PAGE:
The Family Medical Legal Act of 1993 serves to protect an employee’s job in the case of family or personal illness or emergency. Specifically, it ensures long term, full time employees “12 work weeks of unpaid leave during any 12-month period to attend to the serious health condition of the employee, parent, spouse or child, or for pregnancy or care of a newborn child, or for adoption or foster care of a child.” Unfortunately, it is often used for anything but.
FMLA fraud is common. Employees have been known to take FMLA allotted days to go fishing, finish a long vacation after running out of vacation days, and even serve jail time. However, successfully winning a case of FMLA fraud in district court is not as easy as you may think. Proving that an employee’s “out of work” activity conflicts with their FMLA testimony is hard, and often requires a lot of documented research.
Take the example of an employee who was seen drinking and dancing during her sick leave for a bad back, but who won her case against her employer. Or the woman who successfully used her sick leave to take her mother to DisneyWorld. Cases that seem to be open and shut end up being far from it, and it is often due to a lack of information on the extent of the perceived illness, injury, or handicap, or a lack of information on the perceived act of fraud.
If you think you are a victim of FMLA fraud, and that you have an employee who is abusing the system, here are three things you should do before you terminate them to avoid frustrating legal proceedings and possibly losing a winning case.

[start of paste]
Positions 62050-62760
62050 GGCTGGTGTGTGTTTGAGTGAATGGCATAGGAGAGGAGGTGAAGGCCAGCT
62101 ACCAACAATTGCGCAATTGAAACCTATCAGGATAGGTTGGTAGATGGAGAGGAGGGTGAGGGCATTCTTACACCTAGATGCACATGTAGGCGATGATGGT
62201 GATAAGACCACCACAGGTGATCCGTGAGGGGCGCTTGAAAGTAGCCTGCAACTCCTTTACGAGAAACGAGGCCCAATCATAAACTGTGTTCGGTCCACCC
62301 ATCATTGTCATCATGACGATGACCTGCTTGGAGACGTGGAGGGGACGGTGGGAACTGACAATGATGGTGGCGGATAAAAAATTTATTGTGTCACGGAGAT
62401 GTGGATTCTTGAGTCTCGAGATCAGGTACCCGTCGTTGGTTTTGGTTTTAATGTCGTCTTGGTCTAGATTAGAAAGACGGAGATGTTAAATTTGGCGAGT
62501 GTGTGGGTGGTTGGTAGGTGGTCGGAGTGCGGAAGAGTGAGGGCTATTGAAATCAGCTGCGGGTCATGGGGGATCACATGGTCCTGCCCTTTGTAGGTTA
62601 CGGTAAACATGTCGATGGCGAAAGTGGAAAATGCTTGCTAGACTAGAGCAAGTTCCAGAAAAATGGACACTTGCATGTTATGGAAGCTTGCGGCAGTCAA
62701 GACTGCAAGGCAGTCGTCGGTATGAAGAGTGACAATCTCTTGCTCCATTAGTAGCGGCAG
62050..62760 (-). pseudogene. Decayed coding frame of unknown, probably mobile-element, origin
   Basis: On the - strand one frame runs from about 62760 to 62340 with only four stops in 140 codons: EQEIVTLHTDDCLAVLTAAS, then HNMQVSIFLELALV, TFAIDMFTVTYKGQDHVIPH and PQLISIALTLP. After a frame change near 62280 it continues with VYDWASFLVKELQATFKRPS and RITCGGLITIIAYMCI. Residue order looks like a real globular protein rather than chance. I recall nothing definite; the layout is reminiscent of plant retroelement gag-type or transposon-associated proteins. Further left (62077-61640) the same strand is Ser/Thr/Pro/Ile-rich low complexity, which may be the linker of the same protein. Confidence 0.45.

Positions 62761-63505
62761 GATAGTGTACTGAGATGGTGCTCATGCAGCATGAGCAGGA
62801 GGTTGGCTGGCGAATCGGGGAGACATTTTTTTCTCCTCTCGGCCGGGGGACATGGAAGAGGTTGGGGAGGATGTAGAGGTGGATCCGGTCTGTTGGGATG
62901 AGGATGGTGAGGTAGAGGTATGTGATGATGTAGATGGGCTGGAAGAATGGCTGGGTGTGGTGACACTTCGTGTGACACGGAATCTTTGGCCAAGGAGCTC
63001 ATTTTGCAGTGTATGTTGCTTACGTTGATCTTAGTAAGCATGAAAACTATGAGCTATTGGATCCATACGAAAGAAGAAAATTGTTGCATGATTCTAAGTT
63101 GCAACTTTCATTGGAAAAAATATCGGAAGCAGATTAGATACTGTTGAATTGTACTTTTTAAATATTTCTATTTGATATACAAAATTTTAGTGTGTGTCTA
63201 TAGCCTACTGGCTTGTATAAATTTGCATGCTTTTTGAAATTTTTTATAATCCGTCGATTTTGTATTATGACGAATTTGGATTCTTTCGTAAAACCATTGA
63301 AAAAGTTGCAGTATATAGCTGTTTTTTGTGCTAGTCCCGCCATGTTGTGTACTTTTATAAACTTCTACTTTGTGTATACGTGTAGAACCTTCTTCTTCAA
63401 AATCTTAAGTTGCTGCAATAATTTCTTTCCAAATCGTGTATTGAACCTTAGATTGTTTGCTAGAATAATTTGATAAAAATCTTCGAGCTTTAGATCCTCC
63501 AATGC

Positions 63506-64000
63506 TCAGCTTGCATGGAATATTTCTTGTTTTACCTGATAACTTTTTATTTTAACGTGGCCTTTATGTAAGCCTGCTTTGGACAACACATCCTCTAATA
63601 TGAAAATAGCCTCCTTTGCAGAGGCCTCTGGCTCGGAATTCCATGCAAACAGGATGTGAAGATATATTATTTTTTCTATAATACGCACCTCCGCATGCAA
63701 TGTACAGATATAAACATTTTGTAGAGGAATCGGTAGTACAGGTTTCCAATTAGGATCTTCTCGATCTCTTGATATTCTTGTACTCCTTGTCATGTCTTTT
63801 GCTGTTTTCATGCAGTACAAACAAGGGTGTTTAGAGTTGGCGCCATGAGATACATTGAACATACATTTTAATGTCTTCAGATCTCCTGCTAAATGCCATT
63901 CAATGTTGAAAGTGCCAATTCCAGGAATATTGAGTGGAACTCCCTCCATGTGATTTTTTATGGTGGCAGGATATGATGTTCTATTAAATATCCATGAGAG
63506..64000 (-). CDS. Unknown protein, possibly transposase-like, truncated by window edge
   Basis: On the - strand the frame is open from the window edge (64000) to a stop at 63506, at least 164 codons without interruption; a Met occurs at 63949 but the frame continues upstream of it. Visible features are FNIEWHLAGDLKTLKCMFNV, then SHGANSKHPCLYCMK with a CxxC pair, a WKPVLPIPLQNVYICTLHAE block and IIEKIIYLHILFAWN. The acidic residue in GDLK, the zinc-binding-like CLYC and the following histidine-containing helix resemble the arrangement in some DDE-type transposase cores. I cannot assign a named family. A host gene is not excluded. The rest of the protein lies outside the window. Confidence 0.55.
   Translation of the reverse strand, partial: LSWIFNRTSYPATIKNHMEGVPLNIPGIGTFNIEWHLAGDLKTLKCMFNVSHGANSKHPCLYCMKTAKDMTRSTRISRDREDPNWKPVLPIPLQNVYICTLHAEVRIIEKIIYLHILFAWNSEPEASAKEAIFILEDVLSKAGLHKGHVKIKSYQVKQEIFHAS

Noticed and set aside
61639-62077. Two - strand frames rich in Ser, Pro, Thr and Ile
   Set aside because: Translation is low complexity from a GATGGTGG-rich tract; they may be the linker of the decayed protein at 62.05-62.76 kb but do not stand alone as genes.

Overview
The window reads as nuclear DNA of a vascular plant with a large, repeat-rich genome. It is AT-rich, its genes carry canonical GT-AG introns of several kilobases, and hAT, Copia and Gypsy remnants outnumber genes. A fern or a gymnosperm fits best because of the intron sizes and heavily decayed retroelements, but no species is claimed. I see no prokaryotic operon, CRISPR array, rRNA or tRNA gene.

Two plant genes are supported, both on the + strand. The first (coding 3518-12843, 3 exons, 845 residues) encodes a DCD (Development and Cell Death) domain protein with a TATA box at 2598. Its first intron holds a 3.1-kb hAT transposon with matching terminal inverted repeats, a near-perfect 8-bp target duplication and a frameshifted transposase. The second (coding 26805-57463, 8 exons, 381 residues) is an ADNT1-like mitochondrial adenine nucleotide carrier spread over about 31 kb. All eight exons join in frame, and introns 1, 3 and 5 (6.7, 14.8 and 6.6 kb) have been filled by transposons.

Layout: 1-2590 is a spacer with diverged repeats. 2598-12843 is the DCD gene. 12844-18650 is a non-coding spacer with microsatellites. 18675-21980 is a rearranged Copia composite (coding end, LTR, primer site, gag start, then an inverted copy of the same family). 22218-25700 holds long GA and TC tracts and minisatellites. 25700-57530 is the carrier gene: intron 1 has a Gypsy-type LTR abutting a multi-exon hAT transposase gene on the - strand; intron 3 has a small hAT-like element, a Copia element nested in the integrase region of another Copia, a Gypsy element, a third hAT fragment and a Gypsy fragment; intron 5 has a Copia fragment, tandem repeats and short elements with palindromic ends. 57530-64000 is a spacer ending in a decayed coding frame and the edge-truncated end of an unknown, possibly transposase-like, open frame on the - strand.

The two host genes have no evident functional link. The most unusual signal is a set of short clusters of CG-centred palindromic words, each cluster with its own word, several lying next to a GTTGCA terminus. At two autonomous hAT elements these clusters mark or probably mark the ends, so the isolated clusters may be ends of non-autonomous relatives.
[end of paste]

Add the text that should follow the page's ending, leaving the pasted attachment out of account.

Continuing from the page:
- Hire a Private Investigator- OK, you knew we were going to say that. But in all sincerity, trying to win an FMLA fraud case without the use of a private investigator is essentially shooting yourself in the foot. In the case of FMLA fraud, a well researched case is the difference between winning and losing, because you will need to have details on what your employee is doing that you cannot get on your own. Private investigators can help you contextualize your employees medical situation, look into any plans they had for vacations or trips, help you identify any incriminating evidence, and most importantly, keep you in line with the law throughout the process. If you think that an employee is lying about their FMLA needs, they probably are. Your issue lies in proving that to a judge.
- Build a strong argument- As stated above, being out dancing might not necessarily mean that you don’t have a back problem preventing you from work- at least, not to a court judge. If the employer in that specific case did the work of consulting a medical professional and building a stronger argument around their assertion that “dancing means you can work”, they would have probably won their case. They lost because they fired their employee based on assumptions instead of facts. If you are going to fight someone on FMLA leave, make absolutely sure that you are building an argument that will stand up in court. Talk to professionals, research your assumptions (no matter how obvious and self-evident they might seem to you), and don’t terminate the employee until you are absolutely sure that you could back up your decision in front of a judge.
- Weigh the pros and cons- Unfortunately, the potential benefit of terminating an employee who abused FMLA might not outweigh the costs of court proceedings, research, and the risk of losing. Of course, you do not want to continue to employ someone who blatantly lies and abuses your company and your trust. But in the case of gray areas, it might be best for your company to let it slide and assume the best. As long as the abuse is not recurring and does not become a habit, giving your employee the benefit of the doubt in minor cases of potential fraud might be best for company morale, and for your checkbook. It simply isn’t always worth the fight, despite the injustice of it.
Winning your case comes down to one thing: being prepared. Take preparation seriously, know the facts, and you have a good chance at getting justice for your company.